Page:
So you can see why there’s widespread support for amending the Constitution to specifically enshrine the rights of children. What little opposition there is is mainly coming from two of the most repellent groups in Irish society: the xenophobes, who fear the amendment being used to prevent deportation of Africans with minor children; and the uber-Catholics for whom any interference with the marital family is anathema. (It hasn’t gone unnoticed that the list of amendment opponents reads like a Who’s Who of the Irish anti-abortion movement – whose concern for the rights of children clearly ends at birth.) Ironically, although the latter group is far more organised and politically powerful than the former, it is the deportation issue that is actually holding the referendum up. I was present at a private meeting a couple years ago where a then-Cabinet Minister, a current Cabinet Minister and a backbench member of the other current government party all agreed that the wording would have to be changed to assuage those fears.

Irish feminism, on the other hand, seems to be pretty much entirely behdind the amendment, and that’s fairly understandable. After all, the primacy of the marital (read: patriarchal nuclear) family hasn’t exactly done us many favours; and while the amendment won’t remove Article 41.1, it clearly will narrow its scope. But while I wouldn’t argue that we should vote “no”, I do think some important issues have been overlooked in the debate. Consider the following:

  • In 2006, the High Court ordered that a Jehovah’s Witness be given a blood transfusion (subscription required) contrary to her express wishes, the first time this was done to a competent adult. Counsel argued and the Judge accepted that her child’s need for a parent overrode her right to refuse medical treatment.
  • In the US, women have lost custody of their children for working outside the home, being lesbians and even reporting domestic abuse.
  • According to a representative of the fabulous Association for Improvements in the Maternity Services Ireland who I was speaking to recently, some Irish women have been threatened with prosecution – yes, prosecution – if they insisted on giving birth at home rather than under the full control of the professional (and strongly male-dominated, and extremely paternalistic) medical industry.

What these cases all have in common is that they’re examples of the “best interests of the child” being used to further a patriarchal agenda, in which motherhood automatically strips women of their autonomy. Make no mistake about it, this isn’t just the standard assumption of self-sacrifice that having children always entails; it’s the quite deliberate channeling of women with children – whose primary identity is now “mother” – into tightly prescribed roles, with the legal system there to act as enforcer.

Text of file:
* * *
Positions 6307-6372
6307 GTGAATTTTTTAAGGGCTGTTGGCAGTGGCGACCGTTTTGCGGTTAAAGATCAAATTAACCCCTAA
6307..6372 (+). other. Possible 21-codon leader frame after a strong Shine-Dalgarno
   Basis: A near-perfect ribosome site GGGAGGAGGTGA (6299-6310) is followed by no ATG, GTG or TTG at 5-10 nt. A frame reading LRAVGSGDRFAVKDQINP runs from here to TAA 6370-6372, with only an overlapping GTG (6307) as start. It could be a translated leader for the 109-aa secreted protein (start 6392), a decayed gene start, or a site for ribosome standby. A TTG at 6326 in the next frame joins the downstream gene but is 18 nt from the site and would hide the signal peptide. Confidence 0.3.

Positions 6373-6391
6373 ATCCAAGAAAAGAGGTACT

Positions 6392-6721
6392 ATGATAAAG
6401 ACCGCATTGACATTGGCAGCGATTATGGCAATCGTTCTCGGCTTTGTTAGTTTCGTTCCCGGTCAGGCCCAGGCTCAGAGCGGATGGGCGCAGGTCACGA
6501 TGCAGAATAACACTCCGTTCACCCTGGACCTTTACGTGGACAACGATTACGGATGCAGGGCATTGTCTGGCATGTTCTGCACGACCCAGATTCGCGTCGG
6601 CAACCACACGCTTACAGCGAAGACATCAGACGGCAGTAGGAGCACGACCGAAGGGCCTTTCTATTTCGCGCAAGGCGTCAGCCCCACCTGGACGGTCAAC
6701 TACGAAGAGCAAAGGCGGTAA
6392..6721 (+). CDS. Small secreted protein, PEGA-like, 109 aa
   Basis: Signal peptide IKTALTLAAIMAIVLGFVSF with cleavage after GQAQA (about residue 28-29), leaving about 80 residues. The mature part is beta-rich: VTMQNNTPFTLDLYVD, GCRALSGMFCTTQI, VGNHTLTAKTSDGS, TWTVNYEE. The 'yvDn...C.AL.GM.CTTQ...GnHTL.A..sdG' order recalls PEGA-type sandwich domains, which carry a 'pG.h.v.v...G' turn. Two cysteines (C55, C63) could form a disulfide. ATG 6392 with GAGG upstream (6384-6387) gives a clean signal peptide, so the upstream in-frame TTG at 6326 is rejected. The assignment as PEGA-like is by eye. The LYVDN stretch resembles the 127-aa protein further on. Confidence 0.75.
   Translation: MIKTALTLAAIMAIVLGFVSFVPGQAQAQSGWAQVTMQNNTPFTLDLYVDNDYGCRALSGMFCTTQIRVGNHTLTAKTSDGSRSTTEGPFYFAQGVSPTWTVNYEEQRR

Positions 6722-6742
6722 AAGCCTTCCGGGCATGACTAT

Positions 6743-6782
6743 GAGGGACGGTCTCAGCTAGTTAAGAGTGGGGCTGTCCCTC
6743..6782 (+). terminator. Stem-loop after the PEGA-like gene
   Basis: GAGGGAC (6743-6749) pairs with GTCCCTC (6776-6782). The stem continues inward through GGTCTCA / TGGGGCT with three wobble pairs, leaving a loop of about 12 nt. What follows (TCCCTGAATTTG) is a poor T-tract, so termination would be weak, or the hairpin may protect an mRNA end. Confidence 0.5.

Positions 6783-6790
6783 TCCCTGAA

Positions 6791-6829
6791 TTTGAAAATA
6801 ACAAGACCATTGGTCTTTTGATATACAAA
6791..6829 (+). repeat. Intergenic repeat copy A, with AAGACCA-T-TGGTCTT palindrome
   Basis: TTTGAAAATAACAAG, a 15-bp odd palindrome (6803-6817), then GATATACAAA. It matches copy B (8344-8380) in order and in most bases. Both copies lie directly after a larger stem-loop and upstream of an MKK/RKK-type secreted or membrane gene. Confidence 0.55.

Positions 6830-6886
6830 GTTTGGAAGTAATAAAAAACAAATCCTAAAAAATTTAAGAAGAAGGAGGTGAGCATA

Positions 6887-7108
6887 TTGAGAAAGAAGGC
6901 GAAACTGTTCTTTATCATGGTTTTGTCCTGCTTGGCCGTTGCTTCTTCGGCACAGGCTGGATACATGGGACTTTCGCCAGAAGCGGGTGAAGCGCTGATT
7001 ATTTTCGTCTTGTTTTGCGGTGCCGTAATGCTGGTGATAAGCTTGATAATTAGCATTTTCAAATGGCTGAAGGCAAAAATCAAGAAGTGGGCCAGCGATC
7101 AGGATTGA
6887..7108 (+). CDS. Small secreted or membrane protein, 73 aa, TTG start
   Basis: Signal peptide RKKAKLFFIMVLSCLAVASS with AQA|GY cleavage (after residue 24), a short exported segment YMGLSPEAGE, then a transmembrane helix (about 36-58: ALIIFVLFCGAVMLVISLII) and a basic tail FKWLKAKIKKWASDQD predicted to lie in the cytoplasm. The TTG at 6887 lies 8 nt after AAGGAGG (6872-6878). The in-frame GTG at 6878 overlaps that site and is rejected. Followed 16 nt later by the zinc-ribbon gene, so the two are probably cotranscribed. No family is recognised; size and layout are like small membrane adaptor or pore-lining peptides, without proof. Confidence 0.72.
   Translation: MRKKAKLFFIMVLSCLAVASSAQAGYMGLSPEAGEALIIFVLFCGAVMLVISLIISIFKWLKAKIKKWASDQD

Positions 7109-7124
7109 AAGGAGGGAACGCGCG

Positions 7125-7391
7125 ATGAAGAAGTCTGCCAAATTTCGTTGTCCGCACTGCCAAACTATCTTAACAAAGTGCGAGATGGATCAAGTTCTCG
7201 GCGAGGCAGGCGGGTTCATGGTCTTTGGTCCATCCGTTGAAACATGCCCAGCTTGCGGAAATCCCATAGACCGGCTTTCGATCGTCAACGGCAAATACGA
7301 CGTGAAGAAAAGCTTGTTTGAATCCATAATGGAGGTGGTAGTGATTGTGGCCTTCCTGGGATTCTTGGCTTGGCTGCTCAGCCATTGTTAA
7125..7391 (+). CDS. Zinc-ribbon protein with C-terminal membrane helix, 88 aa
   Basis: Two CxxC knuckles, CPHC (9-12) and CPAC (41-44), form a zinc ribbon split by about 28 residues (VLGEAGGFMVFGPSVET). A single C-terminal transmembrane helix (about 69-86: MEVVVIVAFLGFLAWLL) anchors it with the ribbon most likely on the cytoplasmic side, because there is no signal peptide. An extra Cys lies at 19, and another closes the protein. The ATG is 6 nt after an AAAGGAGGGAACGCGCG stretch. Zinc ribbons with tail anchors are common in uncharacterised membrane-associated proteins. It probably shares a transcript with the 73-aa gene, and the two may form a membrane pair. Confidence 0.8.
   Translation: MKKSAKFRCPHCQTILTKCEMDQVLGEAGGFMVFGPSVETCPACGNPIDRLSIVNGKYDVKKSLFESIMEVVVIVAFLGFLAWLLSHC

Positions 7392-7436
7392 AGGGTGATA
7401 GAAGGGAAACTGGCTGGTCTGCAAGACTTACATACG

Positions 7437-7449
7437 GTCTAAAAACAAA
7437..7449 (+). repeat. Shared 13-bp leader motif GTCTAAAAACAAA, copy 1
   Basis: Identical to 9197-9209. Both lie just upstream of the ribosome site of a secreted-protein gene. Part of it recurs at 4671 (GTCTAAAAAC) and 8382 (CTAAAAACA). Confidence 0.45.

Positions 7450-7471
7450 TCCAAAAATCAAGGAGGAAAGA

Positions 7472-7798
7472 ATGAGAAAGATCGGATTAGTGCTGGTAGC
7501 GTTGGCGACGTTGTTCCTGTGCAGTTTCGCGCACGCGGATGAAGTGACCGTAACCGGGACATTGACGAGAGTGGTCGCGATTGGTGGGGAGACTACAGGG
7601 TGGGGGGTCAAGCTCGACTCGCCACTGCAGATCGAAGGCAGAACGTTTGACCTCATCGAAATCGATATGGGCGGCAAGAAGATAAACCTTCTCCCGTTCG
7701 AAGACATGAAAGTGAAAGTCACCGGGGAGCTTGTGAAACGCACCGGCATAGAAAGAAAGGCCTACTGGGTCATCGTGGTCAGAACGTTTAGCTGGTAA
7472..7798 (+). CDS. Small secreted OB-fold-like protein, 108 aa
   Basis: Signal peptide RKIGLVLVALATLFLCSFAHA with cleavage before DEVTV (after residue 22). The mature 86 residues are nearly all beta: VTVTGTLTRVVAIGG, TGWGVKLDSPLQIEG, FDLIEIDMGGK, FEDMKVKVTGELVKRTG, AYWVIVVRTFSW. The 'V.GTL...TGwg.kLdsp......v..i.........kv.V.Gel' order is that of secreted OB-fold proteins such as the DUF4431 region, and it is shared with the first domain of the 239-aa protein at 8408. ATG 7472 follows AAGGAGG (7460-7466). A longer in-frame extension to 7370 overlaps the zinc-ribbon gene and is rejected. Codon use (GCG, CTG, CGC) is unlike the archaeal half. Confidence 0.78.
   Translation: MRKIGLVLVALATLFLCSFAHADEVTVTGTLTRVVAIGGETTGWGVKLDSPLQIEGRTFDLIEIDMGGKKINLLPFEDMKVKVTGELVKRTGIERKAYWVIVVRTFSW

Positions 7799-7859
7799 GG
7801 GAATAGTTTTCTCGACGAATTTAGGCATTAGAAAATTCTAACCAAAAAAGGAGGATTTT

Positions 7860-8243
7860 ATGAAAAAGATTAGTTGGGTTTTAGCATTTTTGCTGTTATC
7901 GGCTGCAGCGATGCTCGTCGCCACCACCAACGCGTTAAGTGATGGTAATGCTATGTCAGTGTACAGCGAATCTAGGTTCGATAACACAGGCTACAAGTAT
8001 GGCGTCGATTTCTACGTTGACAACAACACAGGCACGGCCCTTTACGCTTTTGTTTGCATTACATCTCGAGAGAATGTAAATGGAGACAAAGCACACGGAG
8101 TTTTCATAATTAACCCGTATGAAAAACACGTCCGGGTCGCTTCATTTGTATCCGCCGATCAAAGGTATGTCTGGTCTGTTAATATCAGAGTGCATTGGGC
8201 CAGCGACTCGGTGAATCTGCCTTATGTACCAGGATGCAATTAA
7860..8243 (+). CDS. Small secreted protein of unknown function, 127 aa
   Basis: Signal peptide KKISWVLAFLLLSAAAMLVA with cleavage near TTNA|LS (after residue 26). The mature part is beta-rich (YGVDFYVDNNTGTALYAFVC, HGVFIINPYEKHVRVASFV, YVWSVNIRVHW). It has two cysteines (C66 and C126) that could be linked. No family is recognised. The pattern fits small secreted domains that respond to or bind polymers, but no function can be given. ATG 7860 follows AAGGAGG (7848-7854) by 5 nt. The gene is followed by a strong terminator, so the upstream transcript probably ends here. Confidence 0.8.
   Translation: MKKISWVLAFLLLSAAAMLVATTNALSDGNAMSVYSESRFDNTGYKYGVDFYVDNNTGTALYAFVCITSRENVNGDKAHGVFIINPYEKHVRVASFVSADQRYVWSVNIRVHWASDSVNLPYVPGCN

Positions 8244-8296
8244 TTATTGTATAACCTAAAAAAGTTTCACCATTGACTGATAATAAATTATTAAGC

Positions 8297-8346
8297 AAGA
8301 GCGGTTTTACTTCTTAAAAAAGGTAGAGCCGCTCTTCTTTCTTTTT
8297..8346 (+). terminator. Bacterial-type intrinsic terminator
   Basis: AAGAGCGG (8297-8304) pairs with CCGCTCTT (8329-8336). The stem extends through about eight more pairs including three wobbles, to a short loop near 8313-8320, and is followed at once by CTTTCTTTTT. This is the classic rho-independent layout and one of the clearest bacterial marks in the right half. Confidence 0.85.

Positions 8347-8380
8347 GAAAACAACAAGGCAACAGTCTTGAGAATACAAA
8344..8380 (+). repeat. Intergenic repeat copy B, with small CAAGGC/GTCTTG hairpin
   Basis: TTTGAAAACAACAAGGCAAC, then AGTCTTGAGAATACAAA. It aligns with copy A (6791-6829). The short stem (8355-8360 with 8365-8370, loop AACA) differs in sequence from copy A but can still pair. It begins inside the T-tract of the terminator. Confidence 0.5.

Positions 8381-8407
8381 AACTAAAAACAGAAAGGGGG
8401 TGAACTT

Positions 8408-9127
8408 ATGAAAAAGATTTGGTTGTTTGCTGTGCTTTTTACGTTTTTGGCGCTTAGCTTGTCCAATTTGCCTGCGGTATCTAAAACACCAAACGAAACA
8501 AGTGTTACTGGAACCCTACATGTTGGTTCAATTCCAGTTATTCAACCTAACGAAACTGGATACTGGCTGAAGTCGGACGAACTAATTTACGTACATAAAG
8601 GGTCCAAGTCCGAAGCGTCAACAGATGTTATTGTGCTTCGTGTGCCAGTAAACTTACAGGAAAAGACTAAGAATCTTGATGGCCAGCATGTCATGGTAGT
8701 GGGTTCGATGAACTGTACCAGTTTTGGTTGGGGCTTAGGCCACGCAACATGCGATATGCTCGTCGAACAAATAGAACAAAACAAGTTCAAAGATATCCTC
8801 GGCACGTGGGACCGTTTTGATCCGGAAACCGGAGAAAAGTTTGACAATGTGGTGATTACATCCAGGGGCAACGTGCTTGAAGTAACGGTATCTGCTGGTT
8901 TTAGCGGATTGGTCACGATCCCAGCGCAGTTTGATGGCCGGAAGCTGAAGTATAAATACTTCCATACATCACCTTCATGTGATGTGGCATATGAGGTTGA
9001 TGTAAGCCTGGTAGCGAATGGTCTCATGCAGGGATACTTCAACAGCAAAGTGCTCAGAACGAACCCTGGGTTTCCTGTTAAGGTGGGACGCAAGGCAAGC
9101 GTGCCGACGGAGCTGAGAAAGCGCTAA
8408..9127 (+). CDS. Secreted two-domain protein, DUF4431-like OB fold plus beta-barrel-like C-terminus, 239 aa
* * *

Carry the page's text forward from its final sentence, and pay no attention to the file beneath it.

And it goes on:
I’m being a bit deliberately melodramatic here and I’m not suggesting that passage of this amendment will actually turn us all into Stepford wives. But I don’t think we should be complacent about the risk of “children’s rights” becoming another tool of state misogyny. Let’s not forget that this is a state where woman’s primary role as housewife and mother is actually enshrined in the Constitution (Article 41.2, for readers abroad). Do you trust all of our judges to read the new amendment in a way that protects children’s rights without trampling on women’s? I don’t.

I’m also uneasy about the way this amendment could be read in juxtaposition with Article 40.3.3, on the right to life of the “unborn”. Judging by some of the cases coming out of the US at the moment, it seems that pregnant women in some states might be only a few years away from being forcibly institutionalised to prevent them doing anything that might possibly lead to the birth of a less-than-perfectly-healthy baby, such as having the odd glass of wine or eating too much junk food. It’s a strange sort of logic that allows women to be penalised for “neglecting” foetuses that they have every right (at least on paper) to abort, which I suspect is why those laws aren’t more widespread throughout the US than they are. Here, of course, the constitutional position on abortion is no impediment to such laws – and with a mandate to protect both the rights of (actual) children and the rights of the “unborn”, there is, I think, a worrying possibility that this American trend could catch on here.

Again, and just to be perfectly clear, I’m not saying that feminists should oppose the amendment. In all likelihood I will vote for it myself, on a simple cost-benefit analysis (as in, I think overall it will probably do more good than harm). And I don’t have any suggestions as to how it could be worded to avoid these nightmare outcomes, especially while the odious Articles 40.3.3 and 41.1-2 remain. But we shouldn’t be leaving it to the racists and religious fanatics to highlight its possible unintended consequences. We should be putting the State on notice that although we want to see better protection for Irish children, we are not going to tolerate it becoming yet another tool to oppress Irish women.